Absentee voting began in Columbia County on Sept. 25. Early voting starts Monday. The General Election is Nov. 7.
Perhaps a more important date for Columbia County's future, however, is Oct. 26. At 6 p.m. on Thursday at Savannah Rapids Pavilion, residents will have their final opportunity to participate in a public presentation of the county's proposed $43 million bond referendum before casting their ballots to decide the bond's fate.
Whether you love the county's Capital Improvements Plan or hate it, there's no denying the county has come close to committing overkill in making the proposal available for public review. A long series of meetings this summer finalized the list, and Thursday's meeting is the third information session to help voters get any answers they need. Additionally, printed copies of the entire plan are available on request from the county, and on the county's Web site, www.columbiacountyga.gov.
Why are all these details important? It's easy to say simply that voters should make informed decisions. But in an era in which there seems to be a prevailing atmosphere of distrust of anything proposed by politicians, voters do themselves no favors by reflexively lashing out against proposals just to be contrary.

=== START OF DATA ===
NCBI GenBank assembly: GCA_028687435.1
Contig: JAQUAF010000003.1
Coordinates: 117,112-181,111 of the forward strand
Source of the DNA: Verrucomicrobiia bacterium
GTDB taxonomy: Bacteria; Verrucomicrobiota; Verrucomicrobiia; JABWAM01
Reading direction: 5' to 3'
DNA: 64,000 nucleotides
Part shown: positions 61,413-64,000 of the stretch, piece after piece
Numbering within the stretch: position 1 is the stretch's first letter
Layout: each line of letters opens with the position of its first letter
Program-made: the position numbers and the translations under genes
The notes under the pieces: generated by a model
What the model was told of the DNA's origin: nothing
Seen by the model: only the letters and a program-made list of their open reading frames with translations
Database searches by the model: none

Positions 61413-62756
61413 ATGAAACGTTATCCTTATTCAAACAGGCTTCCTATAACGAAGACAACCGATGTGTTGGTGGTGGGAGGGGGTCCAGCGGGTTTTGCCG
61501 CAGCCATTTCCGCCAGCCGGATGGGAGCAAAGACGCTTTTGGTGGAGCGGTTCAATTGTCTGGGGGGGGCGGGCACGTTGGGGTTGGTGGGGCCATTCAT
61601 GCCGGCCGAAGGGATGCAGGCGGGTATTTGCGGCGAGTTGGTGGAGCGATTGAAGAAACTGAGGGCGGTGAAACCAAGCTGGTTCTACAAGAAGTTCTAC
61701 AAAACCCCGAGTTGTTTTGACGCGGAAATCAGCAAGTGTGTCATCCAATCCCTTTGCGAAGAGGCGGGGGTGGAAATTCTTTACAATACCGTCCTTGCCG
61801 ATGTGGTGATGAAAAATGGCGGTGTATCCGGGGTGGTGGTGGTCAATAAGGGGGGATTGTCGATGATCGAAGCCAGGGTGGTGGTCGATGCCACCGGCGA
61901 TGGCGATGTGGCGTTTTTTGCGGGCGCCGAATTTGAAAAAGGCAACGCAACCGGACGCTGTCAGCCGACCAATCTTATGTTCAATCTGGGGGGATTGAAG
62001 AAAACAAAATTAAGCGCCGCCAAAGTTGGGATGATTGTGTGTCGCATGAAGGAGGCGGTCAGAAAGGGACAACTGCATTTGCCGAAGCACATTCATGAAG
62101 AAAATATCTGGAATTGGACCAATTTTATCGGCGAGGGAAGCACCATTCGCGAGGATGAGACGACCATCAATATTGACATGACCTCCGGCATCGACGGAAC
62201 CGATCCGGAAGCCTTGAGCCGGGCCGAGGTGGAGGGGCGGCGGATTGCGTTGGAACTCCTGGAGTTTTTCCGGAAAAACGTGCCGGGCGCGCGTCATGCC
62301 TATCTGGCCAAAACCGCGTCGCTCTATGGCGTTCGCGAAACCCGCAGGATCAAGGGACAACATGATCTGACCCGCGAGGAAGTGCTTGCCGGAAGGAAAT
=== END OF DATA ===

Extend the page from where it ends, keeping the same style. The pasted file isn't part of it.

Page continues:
Taken as a whole, the county's bond proposal is solid. It asks voters to raise their own property taxes by about $40 per year on a $100,000 home, with the money earmarked for specific infrastructure uses around the county.
The proposal also suffers, however, from some high-profile ugly spots. While those projects make up only a small fraction of the overall bond, the items provide ample ammunition for those looking for a reason to vote "no." The cleanup of Bowen Pond is one such unpalatable item; the seemingly redundant purchase of Doctors Hospital field is another.
To make a responsible decision, however, voters must study the proposal to see if rejecting the entire referendum to get rid of those projects is worth it, since rejection also means denying funding for such badly needed projects as stream bank stabilization, dirt-road paving and rural water line extensions.
Viewed from a less-charitable angle, the majority of easily defended projects are held hostage by a minority of stinkers on the list. But the art of compromise is such that not everyone will agree on the worthiness of every project. That's why the four parts of the bond proposal must be evaluated as a whole, and not just by one or two items in them.
Besides: Rejecting the bond doesn't mean these projects won't get done; it would just mean a setback to their timeliness that would eventually make the projects more expensive. And while the concept is unpopular, commissioners still are empowered to raise the taxes themselves - though obviously they would prefer voters make that choice.
Ultimately, no one should cast a ballot on this issue based on anything other that good, solid information. Thursday's meeting is the perfect place to get it.
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